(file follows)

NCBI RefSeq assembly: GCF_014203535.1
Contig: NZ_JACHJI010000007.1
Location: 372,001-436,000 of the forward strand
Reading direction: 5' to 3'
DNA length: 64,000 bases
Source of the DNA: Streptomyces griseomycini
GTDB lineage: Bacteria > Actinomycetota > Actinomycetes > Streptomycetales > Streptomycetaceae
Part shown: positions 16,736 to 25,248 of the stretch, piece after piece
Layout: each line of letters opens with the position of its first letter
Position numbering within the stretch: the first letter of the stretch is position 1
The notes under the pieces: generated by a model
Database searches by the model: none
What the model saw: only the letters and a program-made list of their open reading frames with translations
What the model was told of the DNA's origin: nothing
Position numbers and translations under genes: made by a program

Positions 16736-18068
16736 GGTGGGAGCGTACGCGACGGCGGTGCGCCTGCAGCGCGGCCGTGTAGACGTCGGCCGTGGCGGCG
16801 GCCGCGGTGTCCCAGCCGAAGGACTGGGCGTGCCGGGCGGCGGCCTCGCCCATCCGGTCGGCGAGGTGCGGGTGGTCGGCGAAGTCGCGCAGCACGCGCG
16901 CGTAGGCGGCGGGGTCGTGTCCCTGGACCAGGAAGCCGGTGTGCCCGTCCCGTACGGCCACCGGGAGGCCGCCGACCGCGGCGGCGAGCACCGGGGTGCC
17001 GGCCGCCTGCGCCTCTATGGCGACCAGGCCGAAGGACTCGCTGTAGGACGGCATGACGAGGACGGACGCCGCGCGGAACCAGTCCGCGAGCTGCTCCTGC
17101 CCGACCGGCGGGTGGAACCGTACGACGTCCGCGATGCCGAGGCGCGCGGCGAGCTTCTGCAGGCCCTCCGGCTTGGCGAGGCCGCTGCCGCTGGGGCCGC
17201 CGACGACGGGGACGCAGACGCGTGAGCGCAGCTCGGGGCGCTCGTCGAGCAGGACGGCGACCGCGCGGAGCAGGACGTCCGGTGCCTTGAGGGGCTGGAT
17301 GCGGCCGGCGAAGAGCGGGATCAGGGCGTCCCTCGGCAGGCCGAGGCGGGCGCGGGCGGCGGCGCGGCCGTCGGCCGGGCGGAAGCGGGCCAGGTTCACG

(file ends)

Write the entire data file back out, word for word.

NCBI RefSeq assembly: GCF_014203535.1
Contig: NZ_JACHJI010000007.1
Location: 372,001-436,000 of the forward strand
Reading direction: 5' to 3'
DNA length: 64,000 bases
Source of the DNA: Streptomyces griseomycini
GTDB lineage: Bacteria > Actinomycetota > Actinomycetes > Streptomycetales > Streptomycetaceae
Part shown: positions 16,736 to 25,248 of the stretch, piece after piece
Layout: each line of letters opens with the position of its first letter
Position numbering within the stretch: the first letter of the stretch is position 1
The notes under the pieces: generated by a model
Database searches by the model: none
What the model saw: only the letters and a program-made list of their open reading frames with translations
What the model was told of the DNA's origin: nothing
Position numbers and translations under genes: made by a program

Positions 16736-18068
16736 GGTGGGAGCGTACGCGACGGCGGTGCGCCTGCAGCGCGGCCGTGTAGACGTCGGCCGTGGCGGCG
16801 GCCGCGGTGTCCCAGCCGAAGGACTGGGCGTGCCGGGCGGCGGCCTCGCCCATCCGGTCGGCGAGGTGCGGGTGGTCGGCGAAGTCGCGCAGCACGCGCG
16901 CGTAGGCGGCGGGGTCGTGTCCCTGGACCAGGAAGCCGGTGTGCCCGTCCCGTACGGCCACCGGGAGGCCGCCGACCGCGGCGGCGAGCACCGGGGTGCC
17001 GGCCGCCTGCGCCTCTATGGCGACCAGGCCGAAGGACTCGCTGTAGGACGGCATGACGAGGACGGACGCCGCGCGGAACCAGTCCGCGAGCTGCTCCTGC
17101 CCGACCGGCGGGTGGAACCGTACGACGTCCGCGATGCCGAGGCGCGCGGCGAGCTTCTGCAGGCCCTCCGGCTTGGCGAGGCCGCTGCCGCTGGGGCCGC
17201 CGACGACGGGGACGCAGACGCGTGAGCGCAGCTCGGGGCGCTCGTCGAGCAGGACGGCGACCGCGCGGAGCAGGACGTCCGGTGCCTTGAGGGGCTGGAT
17301 GCGGCCGGCGAAGAGCGGGATCAGGGCGTCCCTCGGCAGGCCGAGGCGGGCGCGGGCGGCGGCGCGGCCGTCGGCCGGGCGGAAGCGGGCCAGGTTCACG